Democrat Denny Heck and Republican Jaime Herrera are trading jabs and using late-arriving mailers and television spots to reach voters before Tuesday's vote deadline in their closely watched 3rd Congressional District race.
The latest SurveyUSA poll for King-5 television this week showed Heck within the margin of error, trailing 50 percent to 46 percent in a poll that showed Herrera up by 11 points just a few weeks before. The new poll, released Wednesday, had an error margin of 4 percent and queried 640 likely voters.
The 3rd District is considered the kind of toss-up district Republicans say they need to win if they are going to take back control of the U.S. House. And it has drawn a fierce fight to replace Democratic Rep. Brian Baird, who held the seat six terms in a district that has swing tendencies – supporting Barack Obama for president and Republican Dino Rossi for governor in 2008, for example.
But the two candidates are offering sharply contrasting messages – about themselves and each other – Heck as the job-creating entrepreneur who thinks the national stimulus kept the economic collapse of 2008 from being worse; he also wants to make further reforms to curb health care costs and to promote jobs with tax incentives. Herrera is a free-market advocate who wants to cut spending and taxes, undo the recent health care and Wall Street reforms, and give what she calls predictability to businesses hesitant to hire.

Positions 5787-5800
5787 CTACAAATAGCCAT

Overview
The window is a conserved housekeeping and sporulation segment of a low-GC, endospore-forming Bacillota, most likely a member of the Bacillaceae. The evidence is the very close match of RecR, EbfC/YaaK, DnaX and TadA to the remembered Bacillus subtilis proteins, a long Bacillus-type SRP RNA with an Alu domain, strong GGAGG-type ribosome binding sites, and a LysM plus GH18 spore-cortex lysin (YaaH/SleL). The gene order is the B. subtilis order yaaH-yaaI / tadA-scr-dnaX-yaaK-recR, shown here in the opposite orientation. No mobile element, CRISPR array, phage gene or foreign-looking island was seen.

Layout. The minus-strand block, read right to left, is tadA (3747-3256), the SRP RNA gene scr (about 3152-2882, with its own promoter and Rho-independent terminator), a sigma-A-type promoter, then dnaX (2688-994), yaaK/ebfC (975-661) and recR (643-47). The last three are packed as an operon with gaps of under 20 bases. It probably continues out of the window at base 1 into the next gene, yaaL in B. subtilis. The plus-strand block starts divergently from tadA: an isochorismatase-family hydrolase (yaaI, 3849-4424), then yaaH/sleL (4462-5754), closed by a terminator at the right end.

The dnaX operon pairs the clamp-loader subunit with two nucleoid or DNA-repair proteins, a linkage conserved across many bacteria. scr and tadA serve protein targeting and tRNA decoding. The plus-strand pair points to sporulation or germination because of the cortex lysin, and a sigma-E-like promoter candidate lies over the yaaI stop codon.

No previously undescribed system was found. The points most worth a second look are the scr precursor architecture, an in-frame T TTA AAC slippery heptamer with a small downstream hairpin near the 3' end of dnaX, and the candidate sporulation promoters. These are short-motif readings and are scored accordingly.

Allies of the two candidates also have been busy pouring hundreds of thousands of dollars worth of ads and fliers into the fray even as many voters have cast their ballots (38 percent turnout as of Thursday evening in Thurston County). Some of the claims are misleading. Here’s a sampler.
Taxes: One Washington state Republican Party flier accuses the Democrat of championing an income tax and voting for large tax increases – including on food – in the early 1980s as a legislator. The mailer echoes a television ad from Herrera that casts Heck in the leisure-suit era of the 1970s and says he voted for tax increases and fought for an income tax.
Heck never voted for the income tax as a House member, but his campaign concedes he did vote for some tax increases during a Republican governor’s administration. He also voted as a member of a citizens committee to recommend an income tax and sponsored a constitutional amendment for an income tax bill that didn’t go anywhere or even get a hearing, Heck spokesman Aaron Wasser says.
But Heck told The Columbian newspaper that he voted against the GOP’s budget in 1981-83 on grounds it cut too much from education. He later voted for business tax increases in 1983, according to Herrera’s spokesman Casey Bowman.